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Fabio Faschi - PLCS, SBCS, CLCS
Updated April 29, 2021|4 min read
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It’s not a common scenario, but there are some reasons why you might want to insure a car you don’t actually own — maybe it belongs to a family member, but you’re the only one driving it. Generally, whoever is the titled owner of a car needs to be the one to insure it. Car insurance companies want to make sure the primary policyholder has what’s called insurable interest in the car they’re insuring.
Insurable interest essentially means you have a reason to insure a vehicle. If you’re the car’s owner, the reason is self-evident: The car is your investment, so you have a stake in keeping it from being damaged or destroyed.
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But it’s harder to prove your insurable interest if you don’t actually own a vehicle. When you’re trying to insure a vehicle you don’t own, car insurance companies will be wary of fraud, and be far less likely to allow you to take out a policy. But, while opening a policy on a car that you don’t own is rare, that doesn’t mean you don’t have options.
You typically cannot insure a car you don't own, because you don't have what's called "insurable interest" in the car
One alternate option is to co-title the car and add yourself as an owner
You can also look into non-owner insurance, which will cover you for liability while driving a car that isn't yours
As mentioned, it’s typically impossible to insure a car that you don’t own because insurance companies want you to prove you have insurable interest in the car. If you can’t prove you have a financial stake in the vehicle, it’s unlikely that you will be able to find an auto insurance company willing to cover you.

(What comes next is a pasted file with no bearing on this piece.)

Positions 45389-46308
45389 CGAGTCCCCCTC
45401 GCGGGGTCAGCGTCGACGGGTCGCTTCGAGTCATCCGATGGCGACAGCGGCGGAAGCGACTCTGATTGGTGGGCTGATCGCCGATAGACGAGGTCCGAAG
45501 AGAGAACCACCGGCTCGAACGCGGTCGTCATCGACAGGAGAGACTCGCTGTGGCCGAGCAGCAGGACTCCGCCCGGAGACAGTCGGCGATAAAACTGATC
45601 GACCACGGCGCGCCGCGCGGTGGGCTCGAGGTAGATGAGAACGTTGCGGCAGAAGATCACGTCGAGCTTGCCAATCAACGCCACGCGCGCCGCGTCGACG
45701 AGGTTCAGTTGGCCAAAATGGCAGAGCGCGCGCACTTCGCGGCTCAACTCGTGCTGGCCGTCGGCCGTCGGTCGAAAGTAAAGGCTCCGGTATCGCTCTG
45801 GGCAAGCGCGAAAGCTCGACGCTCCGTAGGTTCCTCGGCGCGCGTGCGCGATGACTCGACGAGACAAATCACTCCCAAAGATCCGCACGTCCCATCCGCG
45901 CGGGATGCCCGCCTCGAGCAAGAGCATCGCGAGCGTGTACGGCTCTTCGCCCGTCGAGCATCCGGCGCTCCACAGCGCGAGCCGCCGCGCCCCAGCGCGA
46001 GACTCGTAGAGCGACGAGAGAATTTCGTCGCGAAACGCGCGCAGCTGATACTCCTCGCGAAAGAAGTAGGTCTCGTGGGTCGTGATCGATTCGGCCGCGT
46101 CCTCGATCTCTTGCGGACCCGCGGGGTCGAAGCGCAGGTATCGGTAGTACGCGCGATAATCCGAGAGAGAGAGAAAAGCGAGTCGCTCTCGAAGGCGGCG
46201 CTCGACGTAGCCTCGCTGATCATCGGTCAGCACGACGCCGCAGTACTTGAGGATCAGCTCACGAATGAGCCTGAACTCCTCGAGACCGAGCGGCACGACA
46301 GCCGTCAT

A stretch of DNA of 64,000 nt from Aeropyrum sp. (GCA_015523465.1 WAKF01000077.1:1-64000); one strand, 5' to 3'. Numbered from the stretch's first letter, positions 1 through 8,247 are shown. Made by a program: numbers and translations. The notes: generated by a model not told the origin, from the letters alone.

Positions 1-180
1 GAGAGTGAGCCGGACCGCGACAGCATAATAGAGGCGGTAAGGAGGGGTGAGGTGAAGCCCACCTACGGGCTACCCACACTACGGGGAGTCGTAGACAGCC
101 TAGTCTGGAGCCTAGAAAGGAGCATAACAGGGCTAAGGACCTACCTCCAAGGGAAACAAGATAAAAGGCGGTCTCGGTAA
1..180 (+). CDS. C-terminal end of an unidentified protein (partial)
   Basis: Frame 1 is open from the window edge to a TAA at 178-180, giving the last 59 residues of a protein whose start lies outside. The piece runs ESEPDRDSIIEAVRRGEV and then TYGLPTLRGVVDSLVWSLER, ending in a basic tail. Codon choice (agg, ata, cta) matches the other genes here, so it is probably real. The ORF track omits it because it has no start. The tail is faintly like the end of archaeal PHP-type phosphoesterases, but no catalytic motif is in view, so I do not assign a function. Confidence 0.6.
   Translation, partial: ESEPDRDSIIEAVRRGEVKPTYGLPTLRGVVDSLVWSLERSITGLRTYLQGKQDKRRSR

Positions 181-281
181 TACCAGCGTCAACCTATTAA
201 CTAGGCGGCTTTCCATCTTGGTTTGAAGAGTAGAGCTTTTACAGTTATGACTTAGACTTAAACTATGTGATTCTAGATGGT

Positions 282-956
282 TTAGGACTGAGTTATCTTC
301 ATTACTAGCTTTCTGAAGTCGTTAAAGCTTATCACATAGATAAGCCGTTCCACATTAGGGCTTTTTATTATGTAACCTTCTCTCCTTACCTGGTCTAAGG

In order to prove your insurable interest, when you apply for car insurance you may need to submit your car’s registration or your car’s title, also called a pink slip , which is an official document that says who owns a vehicle. But if you don’t own a car, then it’s harder to prove to an insurance provider that you have a legitimate reason to insure it.
Barring exceptional cases, it will not be possible for you to insure a car you don’t own. However, you may have a few alternative options.
Co-titling a vehicle means you’re adding an additional owner to a car. Each state’s Department of Motor Vehicles (or equivalent organization) has specific requirements for doing this, but in order to add an owner to a car, you’ll likely need to jointly apply for a new title.
This usually involves filling out a form with the names and information of both drivers who will be listed on the title, paying a fee, and going to the DMV in person to sign the new title. If the car in question was purchased with a loan that hasn’t been fully paid off, then you’ll need to notify the lienholder and see if it’s possible to add an additional owner to the title.
But once you’re added to the title as a co-owner of a car, you’re free to get an insurance policy on that vehicle. As an owner, you can be the primary policyholder. But any other owner should also be listed on the car insurance policy.